There are reports that all four Turtles have been cast as Pete Ploszek’s Leonardo, Noel Fisher’s Michelangelo and Jeremy Howard’s Donatello are set to join Alan Ritchson’s Raphael and Megan Fox’s April O’Neil.

It’s an interesting route that Paramount is taking by not choosing to go with any big names for the movie, but the Turtles themselves should be enough to sell the movie no matter who’s playing them. That also means Paramount was able to pick the best actors for the roles rather than just their fame. Whatever money they used will be put into perfecting the CG for the film.

All four Turtles will be created using motion-capture and CG, while the rest of the film will be in live-action. The four brothers join Megan Fox, who will play the loyal turtle ally from above the sewer, April O’Neil. Surprisingly, the latest report doesn’t mention human Casey Jones at all, he was previously rumored to be in the film. That could mean that plan has been scrapped, or simply that the role isn’t ready to be filled yet. Who knows especially with the direction they want to go with. I mean, it was stated that it will be the first time that the Kraang will be in it.

The road to Ninja Turtles has been a long one already with its multiple starts and stops, fan outrages over rumored changes to the turtles’ origins and statements from both Eastman and Laird offering praise and criticism. and the casting of Megan Fox.

The film is now expected to start production in April for a June 6th, 2014 release.

What do you guys think?


Olympus Has Fallen: A retro-thriller with guilty pleasures

If you’ve ever wondered if they’ll make another Die Hard or Lethal Weapon movie like they did in the eighties, you should definitely go check out Olympus Has Fallen, an entertaining retro-thriller about well, you know: A blue-collar law-enforcement guy who gets overmatched by a condescending, foreign evil genius, and emerges bloodied but smirking.

Gerard Butler takes a welcome break from his increasingly painful romantic-comedy roles to play the terse presidential bodyguard Mike Banning. The film starts off with a 10-minute opening prologue that establishes him as trusted pal and sparring partner of the U.S. President (Aaron Eckhart), studly protector of the first lady (Ashley Judd), and idol of their son, Connor (Finley Jacobsen). All that falls apart when a disastrous accident leads to tragedy and turns Mike into a pariah, working a desk job in the Treasury Department.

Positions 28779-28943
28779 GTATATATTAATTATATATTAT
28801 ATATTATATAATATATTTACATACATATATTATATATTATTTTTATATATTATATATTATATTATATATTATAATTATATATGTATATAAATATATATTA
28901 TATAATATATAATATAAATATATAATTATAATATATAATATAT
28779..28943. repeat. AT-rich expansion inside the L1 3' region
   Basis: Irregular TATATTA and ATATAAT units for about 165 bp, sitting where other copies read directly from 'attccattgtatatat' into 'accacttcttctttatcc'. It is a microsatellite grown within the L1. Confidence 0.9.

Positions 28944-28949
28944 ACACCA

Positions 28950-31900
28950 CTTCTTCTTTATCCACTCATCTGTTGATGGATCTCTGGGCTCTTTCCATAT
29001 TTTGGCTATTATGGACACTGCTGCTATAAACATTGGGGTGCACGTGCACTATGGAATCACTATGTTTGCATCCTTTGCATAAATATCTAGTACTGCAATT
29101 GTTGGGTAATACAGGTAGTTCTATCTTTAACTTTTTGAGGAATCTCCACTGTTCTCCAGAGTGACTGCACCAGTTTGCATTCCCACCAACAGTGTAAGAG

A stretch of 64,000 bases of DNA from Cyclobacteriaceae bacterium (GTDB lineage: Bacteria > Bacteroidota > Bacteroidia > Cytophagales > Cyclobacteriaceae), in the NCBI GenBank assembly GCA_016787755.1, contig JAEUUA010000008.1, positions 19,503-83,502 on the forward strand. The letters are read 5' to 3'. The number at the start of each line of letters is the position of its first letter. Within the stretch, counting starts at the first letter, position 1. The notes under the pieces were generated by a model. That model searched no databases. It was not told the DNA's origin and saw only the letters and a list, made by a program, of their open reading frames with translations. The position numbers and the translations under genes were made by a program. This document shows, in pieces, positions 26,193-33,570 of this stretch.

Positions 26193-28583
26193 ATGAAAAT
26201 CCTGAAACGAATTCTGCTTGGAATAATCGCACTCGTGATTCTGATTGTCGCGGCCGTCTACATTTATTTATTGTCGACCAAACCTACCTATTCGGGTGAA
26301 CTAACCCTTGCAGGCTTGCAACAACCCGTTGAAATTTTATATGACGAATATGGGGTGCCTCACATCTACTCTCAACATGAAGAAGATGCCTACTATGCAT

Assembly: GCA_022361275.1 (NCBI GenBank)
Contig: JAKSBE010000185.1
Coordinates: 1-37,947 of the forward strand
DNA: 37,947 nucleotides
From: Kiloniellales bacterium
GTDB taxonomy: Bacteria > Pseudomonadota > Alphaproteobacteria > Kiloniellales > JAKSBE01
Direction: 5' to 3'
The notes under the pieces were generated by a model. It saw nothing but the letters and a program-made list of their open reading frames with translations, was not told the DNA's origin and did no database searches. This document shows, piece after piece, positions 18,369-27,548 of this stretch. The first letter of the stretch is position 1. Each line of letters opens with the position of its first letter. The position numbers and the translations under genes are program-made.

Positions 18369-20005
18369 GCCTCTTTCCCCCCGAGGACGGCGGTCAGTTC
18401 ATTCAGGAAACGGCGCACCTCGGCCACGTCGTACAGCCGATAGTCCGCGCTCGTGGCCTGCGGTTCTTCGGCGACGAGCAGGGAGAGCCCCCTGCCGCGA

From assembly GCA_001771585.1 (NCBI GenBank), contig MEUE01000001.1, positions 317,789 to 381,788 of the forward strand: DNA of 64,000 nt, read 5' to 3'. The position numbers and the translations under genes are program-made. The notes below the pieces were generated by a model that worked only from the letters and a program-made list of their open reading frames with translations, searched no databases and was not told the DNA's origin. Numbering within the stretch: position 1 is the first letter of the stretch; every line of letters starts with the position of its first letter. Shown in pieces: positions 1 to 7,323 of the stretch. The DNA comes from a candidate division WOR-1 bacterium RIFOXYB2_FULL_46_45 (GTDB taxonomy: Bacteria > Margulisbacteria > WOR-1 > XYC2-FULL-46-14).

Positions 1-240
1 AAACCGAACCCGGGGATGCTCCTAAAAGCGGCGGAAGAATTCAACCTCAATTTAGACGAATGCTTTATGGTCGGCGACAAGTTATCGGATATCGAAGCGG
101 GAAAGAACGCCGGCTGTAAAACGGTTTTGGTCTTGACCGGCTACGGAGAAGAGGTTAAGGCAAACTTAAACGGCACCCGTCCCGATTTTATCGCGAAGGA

Then, one day he looks out his window to see something unusual going down on the White House lawn. A low-flying cargo plane comes winging in over Virginia, knocking out a couple of Air Force fighter jets, strafing civilians and monuments alike as it heads toward the White House.

Not only is it a national calamity, but a chance for Mike’s redemption. Mike, who knows the White House intimately, sneaks into the building and sets up radio contact, first with the officials on the outside, and later with the bad guys. Then he begins picking off the members of roaming squads of commandos while formulating a plan to stymie the ringleader, Kang (Rick Yune), the rogue terrorist who has masterminded the attack.

Most of what follows is a cat-and-mouse game around the dark hallways, ducts and walls of the White House, and given the premise’s essential absurdity, it’s almost embarrassingly entertaining. Director Antoine Fuqua (Training Day) has an infectious enthusiasm for the genre’s guilty pleasures, the reductive absurdities, the salty dialogue and the patriotic bushwa. But mostly he’s good at the logistics of working out how one swaggering, underestimated American can flip the bird to his bureaucratic superiors and defeat an army of foreign fanatics without seeming too cartoonish or impossible.

Korean-American actor and former model Yune (who played a similar role in Die Another Day, the last Pierce Brosnan James Bond film) makes a colourful villain – handsome and insufferably assured, and also an unchivalrous sadist who kicks around the Secretary of Defense (Melissa Leo in a pageboy wig) as though she’s a hacky sack.

Watching all this on a video feed is a circle of overqualified actors playing helpless government officials, with Morgan Freeman as Turnbull, Speaker of the House and now acting president, Angela Bassett as the Secret Service director and Robert Forster as the pit-bull general in charge of the Joint Chiefs of Staff. Mostly, they’re required to stare in horror at monitors and yell variations of the f-word at each other, but despite the familiar Austin Powers setup, they provide a welcome shot of gusto to the generic proceedings.

Occasionally comic, Olympus Has Fallen is not entirely guilt-free. The action is brutal – the corridors of power pile up with corpses – and its use of CGI images that echo 9/11 carnage borders on exploitation. Yet the paranoia is also timely. The movie is released the same week that a new North Korean propaganda video shows an imaginary missile attack on Washington (ripped off from an American video game), including the destruction of the White House.